Good news!

Good news! “I” got an “A” in differential equations this semester! WAHOO!

The I is in quotes because it wasn’t actually me, it was my sister taking the class, turning in the homework assignments, and taking the tests. But I helped her all along the way. I taught her.

When we discovered her grade we spent some good time crowing about it. We talked about all the homework, and she told me about her tests. And this is the interesting part: she told me that she didn’t always know how to do all the problems going into the test, but I had taught her how to think about the problems so that even when she came across a problem she didn’t know she could think about it and figure out how to come up with the solution.

That was what made the difference in her grade. It took a considerable amount of time to teach her how to think about solving math problems, which is partly why we couldn’t always get through all the material, but knowing the steps in solving a problem is completely different from know how to figure out those steps and solve it from there, even create a new way to solve it. In fact, that’s how the great mathematicians do it: they just think about how to solve the problems, they don’t follow prescribed methods. The genius isn’t in the steps but in the process.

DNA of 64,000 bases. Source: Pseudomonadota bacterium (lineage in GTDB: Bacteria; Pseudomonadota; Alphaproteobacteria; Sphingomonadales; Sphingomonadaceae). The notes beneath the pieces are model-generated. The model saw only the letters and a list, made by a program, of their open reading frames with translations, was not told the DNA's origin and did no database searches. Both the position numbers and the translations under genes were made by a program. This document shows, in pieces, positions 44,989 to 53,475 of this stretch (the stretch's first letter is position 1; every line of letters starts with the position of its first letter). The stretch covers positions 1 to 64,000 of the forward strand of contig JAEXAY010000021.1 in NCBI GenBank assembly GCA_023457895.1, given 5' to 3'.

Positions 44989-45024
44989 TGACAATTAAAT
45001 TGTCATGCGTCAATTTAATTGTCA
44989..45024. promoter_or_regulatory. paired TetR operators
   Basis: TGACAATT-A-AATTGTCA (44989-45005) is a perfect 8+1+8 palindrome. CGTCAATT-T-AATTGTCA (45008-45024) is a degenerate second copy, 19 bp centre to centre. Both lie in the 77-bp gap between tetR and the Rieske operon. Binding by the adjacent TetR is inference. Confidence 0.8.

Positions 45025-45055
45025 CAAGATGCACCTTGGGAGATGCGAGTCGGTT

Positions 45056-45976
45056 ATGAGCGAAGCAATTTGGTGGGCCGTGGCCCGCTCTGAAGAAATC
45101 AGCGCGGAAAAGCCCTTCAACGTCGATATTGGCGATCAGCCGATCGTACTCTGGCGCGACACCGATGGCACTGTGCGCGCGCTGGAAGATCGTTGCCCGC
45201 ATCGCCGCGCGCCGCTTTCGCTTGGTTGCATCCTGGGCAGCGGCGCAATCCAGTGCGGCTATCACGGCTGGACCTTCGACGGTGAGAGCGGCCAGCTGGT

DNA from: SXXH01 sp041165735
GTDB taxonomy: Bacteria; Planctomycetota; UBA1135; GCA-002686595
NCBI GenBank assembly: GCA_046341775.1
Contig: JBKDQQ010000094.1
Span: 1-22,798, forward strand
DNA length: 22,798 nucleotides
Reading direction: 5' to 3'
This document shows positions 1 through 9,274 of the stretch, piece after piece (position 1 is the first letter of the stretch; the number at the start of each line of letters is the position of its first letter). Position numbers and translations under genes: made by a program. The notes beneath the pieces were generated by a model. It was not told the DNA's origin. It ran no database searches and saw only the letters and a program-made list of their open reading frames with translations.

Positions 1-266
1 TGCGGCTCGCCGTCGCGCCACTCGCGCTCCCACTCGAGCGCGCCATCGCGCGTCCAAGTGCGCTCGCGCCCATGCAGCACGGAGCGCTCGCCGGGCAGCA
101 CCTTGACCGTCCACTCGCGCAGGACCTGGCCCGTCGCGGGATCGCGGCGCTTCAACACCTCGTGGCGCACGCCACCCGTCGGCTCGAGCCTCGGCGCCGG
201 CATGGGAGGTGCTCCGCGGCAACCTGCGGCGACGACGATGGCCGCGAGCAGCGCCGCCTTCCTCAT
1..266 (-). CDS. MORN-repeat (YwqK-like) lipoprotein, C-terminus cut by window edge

But this kind of teaching/learning could be applied to any field: if you can learn how to think about the problem to solve it you are infinitely better off because no two problems are exactly alike which means that one method may work on one problem but not the next despite the similarities. But, if you know how to examine a problem and discover solutions then you can usually find your answer.

This kind of learning and thinking is the hardest because it’s a right-brained activity that many analytical fields neglect. Yet math is more right-brained than people realize because it takes considerable creativity to do this kind of thinking. But it’s not all one brain or the other either. It’s the whole brain: the right brain creating and the left brain analyzing the creation and sending back corrections and the right brain creating new things to fix the errors and so on.

So the next time you get stuck on a math — or any field really — problem don’t think of it as an analytical straight-forward problem. Think of it as a creation to a solution and see what you come up with.

Published by Nancy N. Blackburn

🌺Holistic Wellness Mentor & Leader: helping hardworking mamas regain physical, mental, and emotional wellness so they can flourish! 🎮 Game Professor & Scholar, Technical Game Designer

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